Dear Straight Dope:
There is a very cool thing I want to do before I die. Years ago, David Letterman used to heave vegetables off the roof of a three story building with an effect I can only describe as satisfying. I would love to pop open the bay doors of the shuttle and lob God-knows-what earthward and watch it burn. From what I've read, shooting stars are no larger than a grain of sand flaming through the atmosphere, yet look at how bright they are as they incinerate. Imagine how pretty a handful of ball bearings chucked at the globe would look! Or how about a bowling ball? I can't believe no astronaut has tried this yet. "Well, Houston, looks like the satellite is fixed. Guess we won't need this wrench anymore, so . . . [heave] Whoa! Look at her BURN!!" This idea has pay-per-view written all over it. How do I get the ball rolling?
Dear Straight Dope:
I understand that the International Space Station is in orbit around the earth, and thus in a state of constant free fall. If the astronauts took a box of baseballs out side the station on EVA, could they throw them down to earth? If so, how long would they take to get here based on a 93 MPH fast pitch? How many additional rotations around the earth would they make on the trip down? And finally, as I'm standing in my backyard gazing at the night sky would I see the baseballs burn up in the atmosphere or are they too small to cause any "shooting stars"?
Couple things before we get into this. First of all, Tim, take a good, long look at Bert’s letter. Notice anything? That’s right, he actually asks questions. Makes it much easier to answer. Second, at the risk of casting a pall over the discussion, I should say that Tim and Bert submitted their notes, and I wrote my answer, before the Columbia disaster. We’ve waited these past few months to post the article for obvious reasons. The topic is interesting, though, and time marches on. So here we are.
With that out of the way, let’s take a look at orbital dynamics. You can’t actually throw anything (or yourself) out of orbit–all you can do is throw an object, or move yourself, from one orbit to another. If you want to go to a higher orbit, you need to increase your speed in the direction you’re traveling. If you want to go to a lower orbit, you need to decrease your speed. Just trying to thrust straight up or down won’t work too well: Thrusting down, for instance, will lower you temporarily, but now you’re going too fast to stay in that lower orbit, and you’ll end up oscillating back above your original orbit. As science fiction author Larry Niven put it, "East takes you out, out takes you west, west takes you in, and in takes you east."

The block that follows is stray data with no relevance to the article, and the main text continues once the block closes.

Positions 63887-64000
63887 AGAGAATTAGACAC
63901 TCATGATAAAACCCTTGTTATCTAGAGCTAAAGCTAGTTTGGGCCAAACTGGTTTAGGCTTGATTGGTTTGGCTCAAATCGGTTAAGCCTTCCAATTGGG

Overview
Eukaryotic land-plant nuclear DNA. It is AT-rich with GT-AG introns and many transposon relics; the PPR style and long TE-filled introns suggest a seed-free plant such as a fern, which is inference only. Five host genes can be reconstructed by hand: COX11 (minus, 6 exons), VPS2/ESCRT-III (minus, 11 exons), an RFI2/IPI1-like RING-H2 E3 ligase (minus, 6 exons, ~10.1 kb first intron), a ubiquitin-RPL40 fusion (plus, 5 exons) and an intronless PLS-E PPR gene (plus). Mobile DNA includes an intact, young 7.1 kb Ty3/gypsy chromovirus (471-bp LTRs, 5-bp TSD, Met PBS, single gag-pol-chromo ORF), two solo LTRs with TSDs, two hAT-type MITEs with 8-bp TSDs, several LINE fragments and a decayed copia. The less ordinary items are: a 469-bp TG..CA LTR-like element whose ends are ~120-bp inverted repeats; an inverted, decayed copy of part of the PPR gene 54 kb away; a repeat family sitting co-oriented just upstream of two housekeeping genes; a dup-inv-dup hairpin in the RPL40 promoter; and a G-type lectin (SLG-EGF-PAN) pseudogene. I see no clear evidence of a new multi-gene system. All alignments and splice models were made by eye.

To get those baseballs to earth, you want to throw them back from the shuttle. Now they’re traveling slower. The effect of this is to put them into an elliptical orbit, whose apogee–the point furthest from the center of the earth–is at the same height as the shuttle. If the orbit is elliptical enough, then its perigee–the point closest to the earth’s center–will be closer than the surface of the earth, and the ball will collide with the earth after half an orbit or less. But if it doesn’t hit the earth (and if we ignore atmospheric friction for the moment), it’ll stay in that nice comfortable elliptical orbit indefinitely.
Now for the specific problem of astronauts throwing fastballs: The space station is at a height of about 390 km over the surface of the earth, for a total distance of 6,768 km from the center, and it’s traveling at about 7,674 m/s. Our 93 MPH pitch translates to about 42 m/s, so the total speed of the ball is then about 7,632 m/s. Given that energy and angular momentum are conserved, it’s straightforward (if a bit tedious) to calculate that, at perigee, the ball will be 6,623 km from the center of the earth, which is still a comfortable 245 km above the surface.
But this is all figured without the atmosphere. Won’t friction from the topmost layers of the atmosphere cause the ball’s orbit to decay, and eventually bring it down? Yes, but that would happen even without pitching the ball. If left on its own, the space station itself would eventually fall to earth, but they boost the orbit every so often to prevent that. In fact, that’s why Mir was deliberately brought down: The Russians didn’t want to keep boosting it any more, and they knew that eventually it would come down on its own.
Finally, if an object the size of a baseball were to re-enter the atmosphere, it would certainly be visible. Most of the "shooting stars" you see are caused by particles the size of a grain of sand or so, and a baseball is much larger than that.
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